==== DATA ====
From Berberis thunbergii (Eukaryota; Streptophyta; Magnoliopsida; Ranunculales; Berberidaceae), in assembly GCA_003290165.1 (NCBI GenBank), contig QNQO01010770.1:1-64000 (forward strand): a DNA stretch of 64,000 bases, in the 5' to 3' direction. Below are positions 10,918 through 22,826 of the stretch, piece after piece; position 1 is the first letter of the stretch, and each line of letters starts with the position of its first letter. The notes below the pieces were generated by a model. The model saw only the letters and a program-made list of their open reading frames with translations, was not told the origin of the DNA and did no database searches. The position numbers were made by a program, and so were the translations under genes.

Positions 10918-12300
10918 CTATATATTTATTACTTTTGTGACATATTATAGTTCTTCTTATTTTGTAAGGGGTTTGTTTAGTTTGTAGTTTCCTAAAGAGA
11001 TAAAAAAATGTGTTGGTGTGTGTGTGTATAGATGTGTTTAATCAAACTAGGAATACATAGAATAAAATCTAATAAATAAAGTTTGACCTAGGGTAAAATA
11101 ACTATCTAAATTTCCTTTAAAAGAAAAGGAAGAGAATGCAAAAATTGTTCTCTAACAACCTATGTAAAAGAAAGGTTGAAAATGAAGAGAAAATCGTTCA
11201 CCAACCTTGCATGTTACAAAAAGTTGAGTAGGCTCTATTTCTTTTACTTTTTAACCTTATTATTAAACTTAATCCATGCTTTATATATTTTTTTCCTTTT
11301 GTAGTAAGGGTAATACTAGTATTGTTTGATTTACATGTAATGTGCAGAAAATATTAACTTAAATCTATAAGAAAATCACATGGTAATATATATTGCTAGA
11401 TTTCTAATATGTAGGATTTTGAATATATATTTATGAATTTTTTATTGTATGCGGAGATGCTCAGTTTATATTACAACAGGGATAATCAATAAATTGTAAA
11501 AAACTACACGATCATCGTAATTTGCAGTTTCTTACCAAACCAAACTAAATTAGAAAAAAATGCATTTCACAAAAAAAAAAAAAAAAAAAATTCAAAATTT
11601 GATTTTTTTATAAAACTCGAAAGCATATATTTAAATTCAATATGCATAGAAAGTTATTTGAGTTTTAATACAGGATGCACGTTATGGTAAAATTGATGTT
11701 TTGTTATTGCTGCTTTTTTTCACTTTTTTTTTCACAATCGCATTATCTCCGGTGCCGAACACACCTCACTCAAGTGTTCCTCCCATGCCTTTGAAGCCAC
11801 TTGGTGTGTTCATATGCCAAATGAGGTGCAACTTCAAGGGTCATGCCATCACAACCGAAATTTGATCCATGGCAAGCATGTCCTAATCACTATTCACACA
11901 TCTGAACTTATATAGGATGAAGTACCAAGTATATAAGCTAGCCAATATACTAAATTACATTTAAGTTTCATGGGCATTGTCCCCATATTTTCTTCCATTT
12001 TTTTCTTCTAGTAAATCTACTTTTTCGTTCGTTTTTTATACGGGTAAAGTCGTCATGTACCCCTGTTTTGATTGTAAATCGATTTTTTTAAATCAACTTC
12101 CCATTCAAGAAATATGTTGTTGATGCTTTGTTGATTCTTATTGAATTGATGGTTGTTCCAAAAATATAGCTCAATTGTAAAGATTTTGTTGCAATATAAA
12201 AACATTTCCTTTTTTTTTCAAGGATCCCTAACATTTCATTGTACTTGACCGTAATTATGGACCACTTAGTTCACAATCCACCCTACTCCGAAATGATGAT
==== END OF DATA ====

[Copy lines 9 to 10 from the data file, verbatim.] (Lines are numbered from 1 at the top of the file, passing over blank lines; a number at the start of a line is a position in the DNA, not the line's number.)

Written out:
11501 AAACTACACGATCATCGTAATTTGCAGTTTCTTACCAAACCAAACTAAATTAGAAAAAAATGCATTTCACAAAAAAAAAAAAAAAAAAAATTCAAAATTT
11601 GATTTTTTTATAAAACTCGAAAGCATATATTTAAATTCAATATGCATAGAAAGTTATTTGAGTTTTAATACAGGATGCACGTTATGGTAAAATTGATGTT